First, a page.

EMOTIONAL HEALTH
April 16, 2014

'Hangry' and Looking for a Fight

Couples get angrier with each other when they are hungry, and they have the voodoo dolls to prove it.

Everyone’s done the blood sugar dance at some point: For some unexplainable reason, you get into a bad mood and maybe take it out on the person next to you or the driver of the car in front of you. Later, when you have a little snack, your mood seems to reverse itself.

A new study looks into this phenomenon, familiar to dieters and the parents of young children, and finds that when blood sugar levels drop, even happily married people become more likely to report being angry at their spouses.

The same people who’d jabbed more pins into the voodoo dolls in the first experiment were more likely to deliver the longest and loudest noise blasts in the second experiment.

No spouses were harmed in this experiment, but some clever methods were used to get at spousal anger. Over 100 married couples measured their blood sugar once in the morning and once at night.

Researchers gave each person a voodoo doll representing their spouse and 51 pins. Each participant was instructed to (privately) indicate their anger level at their spouse by jabbing as many pins as they wanted into the doll each evening. As you might guess, when blood sugar was low, the voodoo dolls received more pin pokes.

“When they had lower blood glucose, they felt angrier and took it out on the dolls representing their spouse,” study author Brad Bushman said in a news release. He and his team even coined a new term for the hungry/angry combination: “Hangry.”

“We found that being hangry can affect our behavior in a bad way, even in our most intimate relationships,” said Bushman, a professor of communication and psychology at The Ohio State University.

And even couples who reported having the strongest relationships exhibited the low blood sugar-anger connection.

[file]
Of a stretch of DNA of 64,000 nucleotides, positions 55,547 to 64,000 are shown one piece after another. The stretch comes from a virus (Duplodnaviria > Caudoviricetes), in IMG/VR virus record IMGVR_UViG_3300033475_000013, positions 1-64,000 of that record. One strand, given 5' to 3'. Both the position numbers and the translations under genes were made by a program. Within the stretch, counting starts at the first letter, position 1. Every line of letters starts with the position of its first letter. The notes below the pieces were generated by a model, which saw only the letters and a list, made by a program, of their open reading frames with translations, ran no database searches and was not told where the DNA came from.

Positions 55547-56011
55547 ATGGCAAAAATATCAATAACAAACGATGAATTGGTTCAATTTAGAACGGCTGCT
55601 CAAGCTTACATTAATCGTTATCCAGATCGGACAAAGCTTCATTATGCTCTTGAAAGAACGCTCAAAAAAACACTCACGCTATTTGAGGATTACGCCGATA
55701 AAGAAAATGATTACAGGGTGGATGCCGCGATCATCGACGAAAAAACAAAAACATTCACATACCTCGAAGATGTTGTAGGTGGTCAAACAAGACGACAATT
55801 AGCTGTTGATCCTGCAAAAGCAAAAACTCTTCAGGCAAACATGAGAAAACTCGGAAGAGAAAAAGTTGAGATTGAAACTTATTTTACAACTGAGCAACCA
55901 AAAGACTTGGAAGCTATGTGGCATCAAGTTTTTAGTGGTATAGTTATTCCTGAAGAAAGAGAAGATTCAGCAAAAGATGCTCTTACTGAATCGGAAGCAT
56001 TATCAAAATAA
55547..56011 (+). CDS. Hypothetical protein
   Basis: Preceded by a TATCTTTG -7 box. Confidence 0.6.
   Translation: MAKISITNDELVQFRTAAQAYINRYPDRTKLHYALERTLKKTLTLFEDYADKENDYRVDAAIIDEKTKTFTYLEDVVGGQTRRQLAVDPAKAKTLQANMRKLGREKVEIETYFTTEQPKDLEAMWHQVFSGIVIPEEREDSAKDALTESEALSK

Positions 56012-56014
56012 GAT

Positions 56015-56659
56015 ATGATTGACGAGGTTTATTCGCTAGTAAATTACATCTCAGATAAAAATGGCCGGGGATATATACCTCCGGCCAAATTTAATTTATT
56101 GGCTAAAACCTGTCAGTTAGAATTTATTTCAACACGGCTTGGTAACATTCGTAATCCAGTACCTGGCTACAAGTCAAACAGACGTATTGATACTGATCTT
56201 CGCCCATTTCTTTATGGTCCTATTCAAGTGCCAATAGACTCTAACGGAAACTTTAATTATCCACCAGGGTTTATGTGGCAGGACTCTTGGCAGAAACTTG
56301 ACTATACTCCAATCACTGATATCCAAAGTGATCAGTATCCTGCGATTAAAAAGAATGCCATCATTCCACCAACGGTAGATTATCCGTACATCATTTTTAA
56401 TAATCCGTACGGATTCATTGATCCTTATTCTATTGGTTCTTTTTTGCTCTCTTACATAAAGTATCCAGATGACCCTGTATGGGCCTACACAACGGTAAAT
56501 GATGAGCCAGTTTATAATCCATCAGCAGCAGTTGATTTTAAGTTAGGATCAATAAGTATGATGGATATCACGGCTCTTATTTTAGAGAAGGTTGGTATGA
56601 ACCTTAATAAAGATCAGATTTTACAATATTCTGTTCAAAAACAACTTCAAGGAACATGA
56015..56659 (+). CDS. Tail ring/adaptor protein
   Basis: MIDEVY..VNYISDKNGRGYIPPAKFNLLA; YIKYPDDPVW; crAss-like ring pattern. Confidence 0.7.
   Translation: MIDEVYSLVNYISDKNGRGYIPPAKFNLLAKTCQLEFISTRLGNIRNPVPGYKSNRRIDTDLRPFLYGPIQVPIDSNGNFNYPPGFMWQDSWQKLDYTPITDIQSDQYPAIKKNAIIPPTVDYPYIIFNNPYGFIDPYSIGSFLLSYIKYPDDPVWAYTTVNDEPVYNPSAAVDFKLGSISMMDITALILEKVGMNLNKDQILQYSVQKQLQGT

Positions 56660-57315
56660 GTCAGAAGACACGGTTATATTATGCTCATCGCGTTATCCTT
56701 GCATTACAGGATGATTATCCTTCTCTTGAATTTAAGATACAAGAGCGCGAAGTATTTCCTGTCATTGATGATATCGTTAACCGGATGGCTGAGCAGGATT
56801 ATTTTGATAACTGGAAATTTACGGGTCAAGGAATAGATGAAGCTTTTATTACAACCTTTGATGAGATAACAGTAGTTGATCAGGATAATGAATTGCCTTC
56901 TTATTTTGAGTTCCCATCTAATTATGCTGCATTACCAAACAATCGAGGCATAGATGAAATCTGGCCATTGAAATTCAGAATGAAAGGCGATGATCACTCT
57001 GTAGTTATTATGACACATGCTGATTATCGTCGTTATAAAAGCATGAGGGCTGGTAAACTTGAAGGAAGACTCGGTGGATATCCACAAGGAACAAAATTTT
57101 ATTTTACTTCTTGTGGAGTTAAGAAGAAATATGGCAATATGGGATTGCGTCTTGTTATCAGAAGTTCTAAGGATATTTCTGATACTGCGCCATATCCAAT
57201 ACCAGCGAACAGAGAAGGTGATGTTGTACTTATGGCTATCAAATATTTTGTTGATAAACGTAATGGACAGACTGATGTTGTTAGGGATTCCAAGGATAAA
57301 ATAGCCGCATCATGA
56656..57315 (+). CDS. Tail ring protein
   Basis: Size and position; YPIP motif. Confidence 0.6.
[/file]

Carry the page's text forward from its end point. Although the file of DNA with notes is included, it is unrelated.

In the second part of the experiment, couples came to the lab and competed with each other to see who could hit a button fastest when they saw a square on a computer screen turn red. The “winner” could then send a blast of noise — as long and loud as they wanted — into the room where their spouse was.

In reality, they weren’t playing against each other. They were playing against a computer who let them win half the time. And the spouses in the other room weren’t really getting the blast the player thought he or she was delivering.

“Within the ethical limits of the lab, we gave these participants a weapon that they could use to blast their spouse with unpleasant noise,” Bushman said.

People with lower blood sugar levels sent (or thought they were sending) the loudest blasts to their spouses — even those in the most satisfying relationships. The same people who’d jabbed more pins into the voodoo dolls in the first experiment were more likely to deliver the longest and loudest noise blasts in the second experiment.

Tips for Better Couple Communication

The findings make perfect sense when you consider that the brain uses a lot of fuel during the course of a day. Though the brain only makes up about 2% of our body weight, Bushman points out, it consumers about 20% of the body’s glucose reserves.

When glucose is low, the areas of the brain responsible for self-control —and for dealing with anger in appropriate ways — aren’t able to do their job as well.

The bottom line is to keep your blood sugar as stable as possible. It helps to eat smaller meals throughout the day and try to stick to foods lower on the glycemic index, so your blood sugar doesn’t spike and then crash.

Bushman recommends that couples have a bite to eat before any important talk. “It's simple advice but it works: Before you have a difficult conversation with your spouse, make sure you're not hungry.”

The study is published in Proceedings of the National Academy of Science.

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